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Scala newbie here.

I have a Set defined and declared as follows:

var g = Set(1,2,3)

Now I want to print out each element of the Set as follows using a function literal:

scala> g.foreach(s => println(s))

All is good.

I can be more concise so I do this:

scala> g.foreach(println)

All is good.

Now when I do this:

scala> g.foreach(println())
<console>:9: error: type mismatch;
 found   : Unit
 required: Int => ?

Why do this fail? To me (a newbie), it seems like it is the equivalent of g.foreach(println). Please can someone explain the error.

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3 Answers 3

up vote 4 down vote accepted

When you pass function literal or a function directly, like in your first two examples, you do not invoke that function immediately. However, in your last example you do immediately invoke it, because println() is exactly a syntax for calling functions and methods. Because println() result type is Unit, you're in fact passing a value of type Unit into a method which expects a value of type (String) => Unit, and of course these are different values, so the compiler shows an error.

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Got it! Cheers. –  I.K. Apr 5 at 19:31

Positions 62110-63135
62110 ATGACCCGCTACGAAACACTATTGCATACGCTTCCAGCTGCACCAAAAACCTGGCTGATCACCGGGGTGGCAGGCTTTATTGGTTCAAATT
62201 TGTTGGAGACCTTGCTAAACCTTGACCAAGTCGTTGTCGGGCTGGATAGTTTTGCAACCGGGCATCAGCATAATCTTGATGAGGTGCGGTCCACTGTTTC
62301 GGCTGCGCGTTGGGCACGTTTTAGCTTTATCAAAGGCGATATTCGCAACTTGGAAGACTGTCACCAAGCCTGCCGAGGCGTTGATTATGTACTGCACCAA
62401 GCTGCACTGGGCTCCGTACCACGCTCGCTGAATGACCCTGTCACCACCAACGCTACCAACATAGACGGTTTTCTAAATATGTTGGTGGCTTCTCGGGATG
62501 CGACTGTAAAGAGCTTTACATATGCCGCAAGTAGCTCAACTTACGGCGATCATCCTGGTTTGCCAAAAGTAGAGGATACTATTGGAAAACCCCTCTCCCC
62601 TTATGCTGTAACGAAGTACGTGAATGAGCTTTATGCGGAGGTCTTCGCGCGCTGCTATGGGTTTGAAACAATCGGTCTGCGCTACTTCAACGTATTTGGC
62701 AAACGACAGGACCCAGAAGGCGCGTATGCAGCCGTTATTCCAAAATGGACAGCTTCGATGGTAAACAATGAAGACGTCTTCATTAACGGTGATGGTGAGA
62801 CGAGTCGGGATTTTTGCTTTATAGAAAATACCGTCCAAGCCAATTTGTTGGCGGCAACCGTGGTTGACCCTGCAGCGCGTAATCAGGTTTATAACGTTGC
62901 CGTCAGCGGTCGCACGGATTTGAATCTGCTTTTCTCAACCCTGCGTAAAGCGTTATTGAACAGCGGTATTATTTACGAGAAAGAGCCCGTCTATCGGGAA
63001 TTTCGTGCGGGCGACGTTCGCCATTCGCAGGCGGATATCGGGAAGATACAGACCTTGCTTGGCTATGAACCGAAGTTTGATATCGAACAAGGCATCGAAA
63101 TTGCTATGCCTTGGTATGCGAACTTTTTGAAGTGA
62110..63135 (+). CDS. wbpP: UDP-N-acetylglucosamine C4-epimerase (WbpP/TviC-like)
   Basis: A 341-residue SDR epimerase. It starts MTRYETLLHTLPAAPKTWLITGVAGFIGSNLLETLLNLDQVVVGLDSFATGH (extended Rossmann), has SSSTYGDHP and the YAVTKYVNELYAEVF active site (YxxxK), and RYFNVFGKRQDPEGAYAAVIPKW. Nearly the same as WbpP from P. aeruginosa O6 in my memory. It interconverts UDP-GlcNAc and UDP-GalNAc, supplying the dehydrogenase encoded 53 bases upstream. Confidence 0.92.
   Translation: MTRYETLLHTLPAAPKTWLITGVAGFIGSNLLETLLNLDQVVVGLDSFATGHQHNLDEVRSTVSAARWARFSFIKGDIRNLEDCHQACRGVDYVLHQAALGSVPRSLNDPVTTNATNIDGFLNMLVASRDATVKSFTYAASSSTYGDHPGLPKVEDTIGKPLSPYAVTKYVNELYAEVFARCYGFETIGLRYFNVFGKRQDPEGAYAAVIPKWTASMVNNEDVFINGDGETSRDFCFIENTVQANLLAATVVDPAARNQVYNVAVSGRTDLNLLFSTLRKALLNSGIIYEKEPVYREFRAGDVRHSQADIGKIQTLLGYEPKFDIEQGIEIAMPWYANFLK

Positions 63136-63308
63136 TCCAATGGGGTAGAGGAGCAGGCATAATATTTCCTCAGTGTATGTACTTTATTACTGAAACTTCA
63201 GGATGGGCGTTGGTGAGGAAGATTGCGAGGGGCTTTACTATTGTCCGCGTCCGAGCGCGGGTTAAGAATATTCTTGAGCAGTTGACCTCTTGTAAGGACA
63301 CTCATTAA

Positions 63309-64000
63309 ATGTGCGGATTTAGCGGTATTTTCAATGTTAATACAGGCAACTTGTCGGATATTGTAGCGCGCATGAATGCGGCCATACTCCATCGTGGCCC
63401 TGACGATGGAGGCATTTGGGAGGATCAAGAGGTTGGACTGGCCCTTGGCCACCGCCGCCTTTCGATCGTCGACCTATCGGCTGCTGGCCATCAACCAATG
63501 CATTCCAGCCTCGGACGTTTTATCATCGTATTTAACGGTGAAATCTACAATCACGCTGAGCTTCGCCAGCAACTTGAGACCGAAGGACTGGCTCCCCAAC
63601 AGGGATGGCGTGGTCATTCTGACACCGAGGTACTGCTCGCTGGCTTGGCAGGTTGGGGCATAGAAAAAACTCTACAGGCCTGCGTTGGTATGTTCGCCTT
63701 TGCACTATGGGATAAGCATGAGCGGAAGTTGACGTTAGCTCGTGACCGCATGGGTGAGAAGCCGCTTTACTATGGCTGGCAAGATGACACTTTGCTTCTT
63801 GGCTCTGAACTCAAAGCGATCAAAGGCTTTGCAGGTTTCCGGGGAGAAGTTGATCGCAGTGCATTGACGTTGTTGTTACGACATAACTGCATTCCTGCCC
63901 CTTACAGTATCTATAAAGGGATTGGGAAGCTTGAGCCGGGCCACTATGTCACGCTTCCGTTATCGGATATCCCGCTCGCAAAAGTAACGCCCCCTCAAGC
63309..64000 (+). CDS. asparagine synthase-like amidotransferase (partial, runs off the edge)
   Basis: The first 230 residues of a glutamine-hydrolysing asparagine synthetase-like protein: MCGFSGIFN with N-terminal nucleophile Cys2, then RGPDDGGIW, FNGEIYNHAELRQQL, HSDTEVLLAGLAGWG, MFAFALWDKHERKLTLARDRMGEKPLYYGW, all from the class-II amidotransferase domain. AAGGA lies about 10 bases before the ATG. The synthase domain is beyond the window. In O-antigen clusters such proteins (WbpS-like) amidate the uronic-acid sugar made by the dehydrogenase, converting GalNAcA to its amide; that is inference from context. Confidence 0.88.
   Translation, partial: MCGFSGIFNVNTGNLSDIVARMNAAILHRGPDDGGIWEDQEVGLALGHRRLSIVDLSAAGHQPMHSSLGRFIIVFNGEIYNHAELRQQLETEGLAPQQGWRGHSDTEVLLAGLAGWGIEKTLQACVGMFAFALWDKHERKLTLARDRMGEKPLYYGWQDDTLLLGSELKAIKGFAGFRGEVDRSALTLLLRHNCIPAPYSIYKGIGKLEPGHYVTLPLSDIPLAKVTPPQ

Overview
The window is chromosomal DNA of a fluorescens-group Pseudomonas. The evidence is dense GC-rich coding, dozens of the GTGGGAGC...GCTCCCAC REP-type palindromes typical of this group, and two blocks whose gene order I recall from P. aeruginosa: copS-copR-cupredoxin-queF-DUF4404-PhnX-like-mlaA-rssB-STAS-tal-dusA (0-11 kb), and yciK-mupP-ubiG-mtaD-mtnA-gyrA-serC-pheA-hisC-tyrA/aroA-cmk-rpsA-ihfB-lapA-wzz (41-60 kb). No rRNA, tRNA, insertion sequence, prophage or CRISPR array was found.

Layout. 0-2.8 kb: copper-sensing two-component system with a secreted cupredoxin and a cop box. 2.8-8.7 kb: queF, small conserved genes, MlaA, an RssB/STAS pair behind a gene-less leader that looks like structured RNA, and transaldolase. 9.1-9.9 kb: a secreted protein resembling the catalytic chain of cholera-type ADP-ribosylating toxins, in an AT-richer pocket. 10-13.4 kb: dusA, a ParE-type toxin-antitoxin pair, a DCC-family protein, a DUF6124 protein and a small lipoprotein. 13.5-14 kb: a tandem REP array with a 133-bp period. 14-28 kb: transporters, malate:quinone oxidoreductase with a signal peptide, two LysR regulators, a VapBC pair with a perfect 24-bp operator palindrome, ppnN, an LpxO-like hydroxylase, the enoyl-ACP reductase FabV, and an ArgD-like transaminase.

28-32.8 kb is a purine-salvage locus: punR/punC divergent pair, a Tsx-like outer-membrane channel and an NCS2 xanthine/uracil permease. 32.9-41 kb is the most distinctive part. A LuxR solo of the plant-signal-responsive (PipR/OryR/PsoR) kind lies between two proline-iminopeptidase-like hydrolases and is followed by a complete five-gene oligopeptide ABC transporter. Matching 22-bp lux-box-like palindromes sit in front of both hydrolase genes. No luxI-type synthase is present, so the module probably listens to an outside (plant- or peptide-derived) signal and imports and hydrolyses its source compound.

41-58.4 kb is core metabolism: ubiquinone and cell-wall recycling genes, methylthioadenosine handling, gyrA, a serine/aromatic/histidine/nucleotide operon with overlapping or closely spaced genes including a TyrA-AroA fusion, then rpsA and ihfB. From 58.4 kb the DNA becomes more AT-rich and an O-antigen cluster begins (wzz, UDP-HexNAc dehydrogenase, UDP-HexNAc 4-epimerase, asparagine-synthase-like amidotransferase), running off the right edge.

It is not the equivalent, when you pass println, you are passing a function that yet needs to be applied on each member of the set, on the other hand, passing println() is passing a Unit, but foreach needs to be passed a function that takes whatever the type of the set is and does something with it.

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What do you mean by: "passing println() is passing a Unit"? –  I.K. Apr 5 at 19:10
The Unit the in Scala is given to code that doesn't return any specific type. Think of it as void in Java. println() is calling the println method, which according to the doc returns Unit. –  Peter Apr 5 at 19:24

The function println () prints a newline to standard output and has a return type Unit e.g.

val u: Unit = println()

The foreach function requires as its argument a function to apply to each element of the collection. println is such a function, which displays each argument, while Unit is not a function.

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